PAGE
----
What is Sensory Stimulation?
In simple terms, multisensory stimulation provides a way to awaken senses through a variety of activities and materials. Sensory stimulation typically applies to the sensory systems which we’ll briefly pinpoint here before we explore the benefits of sensory stimulation in further detail:
- Vestibular - Physical movement
- Proprioceptive - Muscles and joints
- Tactile - Touch
- Visual - Seeing
- Auditory - Hearing
- Gustatory - Tasting
- Olfactory - Smelling
Sensory stimulation is known as a form of therapy for groups of people with sensory processing difficulties. However, it is also hugely beneficial for other individuals, including those with autism or dementia. Let’s explore those benefits in more detail.
Benefits of Sensory Stimulation for Autism
Whether the individual with autism experiences hypersensitivity or hyposensitivity, sensory stimulation can be used to help individuals with autism or a sensory processing disorder to feel calm and relaxed as well as assisting them in developing sensory processing skills. Sensory stimulation activities for autism also help individuals improve their social skills, coordination, and fine/gross motor skills.
So, what are some sensory stimulation activities for individuals with autism? Let’s go through each sensory system.
Vestibular and Proprioceptive
Children with autism sometimes fidget or ‘stim’ if they struggle with hyposensitivity. This can be distracting for them and others at times where concentration is needed. A vibrating sensory cushion can help by providing the stimulation they usually seek through stimming. Individuals who find balance difficult may benefit from balancing activities, by using the balancing and gross motor bundle. This bundle includes a balance beam with multicolored sections for interactive balancing activities. When stepped on, each colored section acts as a switch that changes the color of the light produced by the IRiS listener (the IRiS Light Spreader in the bundle) to the corresponding color on the balance beam. The IRiS Balance Beam can also be paired to any number of IRiS Listeners for a truly engaging experience!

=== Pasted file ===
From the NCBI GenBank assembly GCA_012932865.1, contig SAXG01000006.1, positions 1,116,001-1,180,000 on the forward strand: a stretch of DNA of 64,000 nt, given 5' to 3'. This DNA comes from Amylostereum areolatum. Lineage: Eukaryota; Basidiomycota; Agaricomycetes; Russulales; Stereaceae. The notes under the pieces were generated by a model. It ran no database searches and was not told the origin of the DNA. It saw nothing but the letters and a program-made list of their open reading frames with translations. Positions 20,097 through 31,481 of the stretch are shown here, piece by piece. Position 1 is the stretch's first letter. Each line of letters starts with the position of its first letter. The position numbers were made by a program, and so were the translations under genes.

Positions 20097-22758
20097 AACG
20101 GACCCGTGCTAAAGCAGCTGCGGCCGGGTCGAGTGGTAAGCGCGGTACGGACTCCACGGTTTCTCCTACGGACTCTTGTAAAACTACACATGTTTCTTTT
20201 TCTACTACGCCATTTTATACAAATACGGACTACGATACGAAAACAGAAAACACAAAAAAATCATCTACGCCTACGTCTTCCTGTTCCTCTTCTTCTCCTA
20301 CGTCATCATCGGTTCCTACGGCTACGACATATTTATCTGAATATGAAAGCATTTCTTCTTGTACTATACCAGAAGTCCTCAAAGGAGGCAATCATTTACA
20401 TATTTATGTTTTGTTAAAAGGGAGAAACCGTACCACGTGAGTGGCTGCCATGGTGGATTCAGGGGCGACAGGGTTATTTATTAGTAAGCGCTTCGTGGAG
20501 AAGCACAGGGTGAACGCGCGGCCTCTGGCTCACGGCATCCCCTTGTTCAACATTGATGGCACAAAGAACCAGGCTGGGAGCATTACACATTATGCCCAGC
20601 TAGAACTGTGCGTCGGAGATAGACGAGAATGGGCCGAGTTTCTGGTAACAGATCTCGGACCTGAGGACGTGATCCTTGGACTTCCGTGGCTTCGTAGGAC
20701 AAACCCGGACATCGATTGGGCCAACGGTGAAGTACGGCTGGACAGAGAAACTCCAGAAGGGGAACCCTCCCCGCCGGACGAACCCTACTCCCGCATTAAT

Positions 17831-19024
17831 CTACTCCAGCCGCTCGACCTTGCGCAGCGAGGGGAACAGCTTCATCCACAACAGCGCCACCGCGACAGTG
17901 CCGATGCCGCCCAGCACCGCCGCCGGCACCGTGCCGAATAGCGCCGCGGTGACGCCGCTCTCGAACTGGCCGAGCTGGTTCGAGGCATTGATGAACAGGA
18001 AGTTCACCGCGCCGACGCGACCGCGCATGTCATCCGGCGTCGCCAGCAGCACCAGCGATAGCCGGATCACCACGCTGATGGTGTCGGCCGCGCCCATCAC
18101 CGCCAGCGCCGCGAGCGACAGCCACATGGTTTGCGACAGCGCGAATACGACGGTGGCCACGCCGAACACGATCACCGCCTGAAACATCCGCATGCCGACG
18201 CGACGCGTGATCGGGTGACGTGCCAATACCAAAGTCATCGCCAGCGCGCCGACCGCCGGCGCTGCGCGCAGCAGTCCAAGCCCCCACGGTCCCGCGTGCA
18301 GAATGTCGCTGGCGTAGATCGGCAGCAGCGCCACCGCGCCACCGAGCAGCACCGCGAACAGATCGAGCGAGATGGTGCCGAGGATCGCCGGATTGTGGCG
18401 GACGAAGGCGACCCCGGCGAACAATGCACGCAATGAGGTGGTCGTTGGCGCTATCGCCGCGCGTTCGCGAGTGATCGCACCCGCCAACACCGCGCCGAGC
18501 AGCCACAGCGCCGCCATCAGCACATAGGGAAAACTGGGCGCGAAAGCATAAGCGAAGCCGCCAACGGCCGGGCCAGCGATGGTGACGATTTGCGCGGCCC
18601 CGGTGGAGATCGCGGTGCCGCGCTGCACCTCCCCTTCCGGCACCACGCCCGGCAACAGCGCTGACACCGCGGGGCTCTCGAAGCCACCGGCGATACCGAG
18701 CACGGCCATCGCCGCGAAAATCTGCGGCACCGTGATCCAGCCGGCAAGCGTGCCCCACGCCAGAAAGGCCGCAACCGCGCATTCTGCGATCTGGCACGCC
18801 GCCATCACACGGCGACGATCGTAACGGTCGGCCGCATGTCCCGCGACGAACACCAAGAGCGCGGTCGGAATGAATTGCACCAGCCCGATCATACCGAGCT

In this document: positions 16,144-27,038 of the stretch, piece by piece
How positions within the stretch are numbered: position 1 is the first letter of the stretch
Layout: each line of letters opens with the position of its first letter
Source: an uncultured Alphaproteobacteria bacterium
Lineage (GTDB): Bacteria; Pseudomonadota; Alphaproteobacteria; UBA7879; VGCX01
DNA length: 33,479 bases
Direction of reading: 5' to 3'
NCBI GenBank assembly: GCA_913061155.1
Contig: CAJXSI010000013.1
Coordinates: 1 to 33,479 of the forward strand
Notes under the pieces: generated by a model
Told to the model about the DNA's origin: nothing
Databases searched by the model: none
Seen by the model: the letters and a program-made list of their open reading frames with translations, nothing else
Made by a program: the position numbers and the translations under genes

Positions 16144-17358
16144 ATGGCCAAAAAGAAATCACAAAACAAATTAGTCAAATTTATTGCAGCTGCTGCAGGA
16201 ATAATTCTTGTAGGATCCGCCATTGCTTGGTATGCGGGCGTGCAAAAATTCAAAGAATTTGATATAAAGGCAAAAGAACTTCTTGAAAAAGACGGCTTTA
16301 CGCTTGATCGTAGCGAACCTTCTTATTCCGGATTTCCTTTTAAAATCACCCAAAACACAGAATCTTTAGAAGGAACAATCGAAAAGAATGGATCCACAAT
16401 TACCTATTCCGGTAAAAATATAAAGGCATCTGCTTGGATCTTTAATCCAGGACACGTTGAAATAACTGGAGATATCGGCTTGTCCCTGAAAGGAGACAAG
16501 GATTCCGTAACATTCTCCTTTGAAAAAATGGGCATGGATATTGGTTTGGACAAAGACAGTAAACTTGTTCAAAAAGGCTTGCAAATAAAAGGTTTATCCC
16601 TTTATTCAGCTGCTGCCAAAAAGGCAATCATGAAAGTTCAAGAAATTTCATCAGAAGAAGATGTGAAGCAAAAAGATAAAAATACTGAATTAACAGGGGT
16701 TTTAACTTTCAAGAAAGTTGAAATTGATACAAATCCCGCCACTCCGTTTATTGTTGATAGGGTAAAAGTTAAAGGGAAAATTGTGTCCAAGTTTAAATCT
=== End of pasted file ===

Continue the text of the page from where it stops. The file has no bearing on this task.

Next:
From strengthening fine motor skills to helping children with autism feel soothed and calm, the benefits of touch and texture can be really powerful! Tactile sensory stimulation therapy activities may include presenting a variety of objects with different textures to individuals for them to explore and touch. These objects may also aid dexterity. A popular tactile tool is the soft Fiber Optic Carpet that also appeals to visual senses. And, the Interactive Ball Pool is a great way for individuals to feel safe and sheltered when they’re overwhelmed.
It’s important to remember that some children with sensory processing difficulties may struggle with tolerating the sensation of touch. For these individuals, sensory stimulation therapy may include teaching them to tolerate touch by gradually desensitizing them to these textures over time.